12. 13. What is the difference between critical thinking and ordinary thinking ? <ul><li>Believing </li></ul><ul><li>Assuming </li></ul><ul><li>Preferring </li></ul><ul><li>Evaluating </li></ul><ul><li>Associating concepts </li></ul><ul><li>Formulating principles </li></ul><ul><li>Hypothesizing </li></ul><ul><li>Offering opinions </li></ul><ul><li>Offering opinions with reasons </li></ul><ul><li>Making judgments </li></ul><ul><li>Making judgment with criteria </li></ul><ul><li>Supposing </li></ul>
  13. 14. PRACTICAL APPROACH TO CRITICAL THINKING
  14. 15. How can critical thinking be taught? <ul><li>Recall is the simplest action. You recall facts, describe objects and events or put them into sequence. </li></ul><ul><li>Noting similarities is the action to compare the likeness of situations, ideas, people, etc. </li></ul><ul><li>Noting differences is the action to examine what is different about ideas, events or objects by contrasting them. </li></ul><ul><li>Identifying cause and effect is the action to analyze the reasons, consequences or make predictions. </li></ul>
  15. 16. How can critical thinking be taught? <ul><li>Forming generalizations is the action of grouping facts or events into patterns. </li></ul><ul><li>Substantiation is the action that moves from general to specific. </li></ul><ul><li>Evaluation is the action that judges things or events. Based on the facts gathered, you determine the value of an idea or concept. </li></ul>
  16. 17. Example Modules: CLASSIFICATION IDENTIFYING PATTERNS / RELATIONSHIPS REPRESENTING RELATED CONCEPTS
  17. 18. CLASSIFICATION
  18. 19. DISCRETE classification: YELLOW RED BLUE COLOR
  19. 20. OVERLAPPING classification: BIG RED CIRCLE
  20. 21. HIERARCHY SMALL CIRCLE YELLOW
  21. 22. HOW MANY BEADS ARE THERE INSIDE THE BOX? 12
  22. 23. IDENTIFYING PATTERN/RELATIONSHIPS 1 5 10
  23. 24. COUNT THE SQUARES! 204
  24. 25. REPRESENTING RELATED CONCEPTS <ul><li>NETWORK TREE </li></ul>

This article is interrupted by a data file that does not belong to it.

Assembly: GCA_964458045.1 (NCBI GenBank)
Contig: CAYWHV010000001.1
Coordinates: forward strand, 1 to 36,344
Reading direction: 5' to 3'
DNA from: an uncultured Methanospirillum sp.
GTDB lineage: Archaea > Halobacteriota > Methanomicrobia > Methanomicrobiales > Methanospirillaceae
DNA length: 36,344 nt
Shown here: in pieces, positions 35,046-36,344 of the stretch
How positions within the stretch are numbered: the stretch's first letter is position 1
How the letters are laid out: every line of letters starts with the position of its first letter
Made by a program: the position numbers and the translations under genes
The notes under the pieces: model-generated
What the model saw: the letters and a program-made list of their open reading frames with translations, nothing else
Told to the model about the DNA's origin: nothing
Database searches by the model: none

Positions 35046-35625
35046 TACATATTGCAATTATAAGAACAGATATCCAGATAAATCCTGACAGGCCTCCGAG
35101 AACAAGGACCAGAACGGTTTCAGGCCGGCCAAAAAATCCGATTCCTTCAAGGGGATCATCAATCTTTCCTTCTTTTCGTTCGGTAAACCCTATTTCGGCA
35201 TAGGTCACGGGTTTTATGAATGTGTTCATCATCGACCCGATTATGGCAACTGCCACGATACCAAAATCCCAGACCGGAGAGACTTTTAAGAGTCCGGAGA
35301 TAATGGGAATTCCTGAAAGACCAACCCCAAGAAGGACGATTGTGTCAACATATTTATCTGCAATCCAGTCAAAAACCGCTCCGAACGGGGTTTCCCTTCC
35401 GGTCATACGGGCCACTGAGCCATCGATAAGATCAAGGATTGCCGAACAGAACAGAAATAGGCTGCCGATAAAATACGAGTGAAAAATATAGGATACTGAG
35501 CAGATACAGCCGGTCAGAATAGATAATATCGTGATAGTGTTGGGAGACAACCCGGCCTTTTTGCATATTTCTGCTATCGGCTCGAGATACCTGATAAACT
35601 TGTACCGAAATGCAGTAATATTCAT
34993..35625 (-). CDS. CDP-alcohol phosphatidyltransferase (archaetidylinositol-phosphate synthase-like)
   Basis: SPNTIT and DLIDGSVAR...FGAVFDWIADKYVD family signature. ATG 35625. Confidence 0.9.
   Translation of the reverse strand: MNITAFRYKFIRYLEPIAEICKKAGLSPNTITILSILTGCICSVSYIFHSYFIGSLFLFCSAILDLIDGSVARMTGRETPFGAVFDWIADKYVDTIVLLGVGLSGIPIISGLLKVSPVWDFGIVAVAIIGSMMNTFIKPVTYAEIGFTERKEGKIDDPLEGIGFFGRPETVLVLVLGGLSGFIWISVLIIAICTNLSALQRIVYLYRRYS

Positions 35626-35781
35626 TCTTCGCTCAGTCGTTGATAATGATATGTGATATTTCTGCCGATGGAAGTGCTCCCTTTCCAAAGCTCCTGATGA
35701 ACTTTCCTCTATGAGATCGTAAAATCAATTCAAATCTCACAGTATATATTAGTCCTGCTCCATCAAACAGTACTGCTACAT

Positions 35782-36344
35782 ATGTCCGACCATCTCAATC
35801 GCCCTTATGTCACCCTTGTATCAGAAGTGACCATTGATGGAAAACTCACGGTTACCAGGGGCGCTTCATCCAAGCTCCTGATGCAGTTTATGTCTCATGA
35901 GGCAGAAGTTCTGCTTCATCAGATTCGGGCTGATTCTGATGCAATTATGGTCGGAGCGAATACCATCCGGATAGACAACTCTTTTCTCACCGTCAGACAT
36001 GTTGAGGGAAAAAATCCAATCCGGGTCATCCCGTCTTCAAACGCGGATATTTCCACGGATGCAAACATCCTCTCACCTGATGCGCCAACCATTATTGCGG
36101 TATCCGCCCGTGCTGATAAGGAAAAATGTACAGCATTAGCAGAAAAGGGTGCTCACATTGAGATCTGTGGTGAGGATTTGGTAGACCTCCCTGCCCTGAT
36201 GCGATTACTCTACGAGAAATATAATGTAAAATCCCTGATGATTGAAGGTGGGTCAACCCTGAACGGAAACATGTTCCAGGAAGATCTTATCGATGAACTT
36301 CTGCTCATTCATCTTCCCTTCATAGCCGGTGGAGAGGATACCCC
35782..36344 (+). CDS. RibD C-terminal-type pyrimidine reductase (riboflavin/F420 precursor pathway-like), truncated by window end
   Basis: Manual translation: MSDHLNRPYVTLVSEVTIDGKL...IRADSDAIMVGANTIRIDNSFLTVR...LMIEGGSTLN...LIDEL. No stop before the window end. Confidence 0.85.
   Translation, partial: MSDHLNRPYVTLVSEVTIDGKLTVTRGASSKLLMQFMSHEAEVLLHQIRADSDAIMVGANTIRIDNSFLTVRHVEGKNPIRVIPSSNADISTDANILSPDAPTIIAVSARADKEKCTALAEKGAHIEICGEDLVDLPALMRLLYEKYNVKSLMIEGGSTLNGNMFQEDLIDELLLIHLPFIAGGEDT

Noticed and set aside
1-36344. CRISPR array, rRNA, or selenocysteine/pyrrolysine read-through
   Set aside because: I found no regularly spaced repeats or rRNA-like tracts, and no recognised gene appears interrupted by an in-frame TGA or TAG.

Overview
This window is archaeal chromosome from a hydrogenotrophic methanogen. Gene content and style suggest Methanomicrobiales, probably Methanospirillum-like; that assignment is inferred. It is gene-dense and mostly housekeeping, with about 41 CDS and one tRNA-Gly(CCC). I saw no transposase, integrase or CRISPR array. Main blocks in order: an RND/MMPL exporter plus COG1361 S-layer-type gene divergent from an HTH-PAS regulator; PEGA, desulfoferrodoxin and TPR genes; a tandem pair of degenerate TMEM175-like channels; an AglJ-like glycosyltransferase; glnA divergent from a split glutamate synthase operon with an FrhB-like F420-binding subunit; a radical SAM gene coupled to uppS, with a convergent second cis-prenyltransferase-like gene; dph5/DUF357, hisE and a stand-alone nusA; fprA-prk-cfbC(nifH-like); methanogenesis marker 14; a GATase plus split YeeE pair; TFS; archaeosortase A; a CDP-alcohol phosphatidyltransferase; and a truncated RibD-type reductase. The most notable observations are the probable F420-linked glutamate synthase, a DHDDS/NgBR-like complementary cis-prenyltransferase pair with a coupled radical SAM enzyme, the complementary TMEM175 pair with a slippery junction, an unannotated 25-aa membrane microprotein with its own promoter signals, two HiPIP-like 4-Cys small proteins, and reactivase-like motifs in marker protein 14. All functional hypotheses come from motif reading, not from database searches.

25. 26. REPRESENTING RELATED CONCEPTS <ul><li>CYCLE </li></ul>
  26. 27. REPRESENTING RELATED CONCEPTS <ul><li>COMPARISON </li></ul>
  27. 28. <ul><li>TIMELINE </li></ul>REPRESENTING RELATED CONCEPTS
  28. 29. <ul><li>PROBLEM -SOLUTION -EFFECTS </li></ul>REPRESENTING RELATED CONCEPTS
  29. 30. REPRESENTING RELATED CONCEPTS <ul><li>SPIDER WEB </li></ul>
  30. 31. REPRESENTING RELATED CONCEPTS <ul><li>MATRIX OR GRID </li></ul>
  31. 32. Here are some guidelines for teaching critical thinking: <ul><li>Ask students to explain and clarify terms in their own words. </li></ul><ul><li>Ask thought-provoking questions such as Why? How? What makes you think so? How do they compare? Which would be more useful? </li></ul>
  32. 33. Here are some guidelines for teaching critical thinking: <ul><li>Make judgments based on credible sources, such as, experts, agreement between sources, reputable individuals, etc. </li></ul><ul><li>Solve problems to make conclusions. </li></ul><ul><li>Use variety of teaching strategies to promote critical thinking skill such as problem solving and decision making. </li></ul><ul><li>Encourage group problem solving and decision making. Your students will enjoy learning together. </li></ul>
  33. 34. What are the values of teaching critical thinking? <ul><li>1. the more the students use it, the better critical thinkers they become. </li></ul>2. The more quality questions they ask, the better critical thinkers they become. 3. When students ask questions, there is interaction of new information with what they already know so new knowledge is created. 4 . This newly created knowledge helps them become more effective persons and hopefully assists them in realizing their life goals.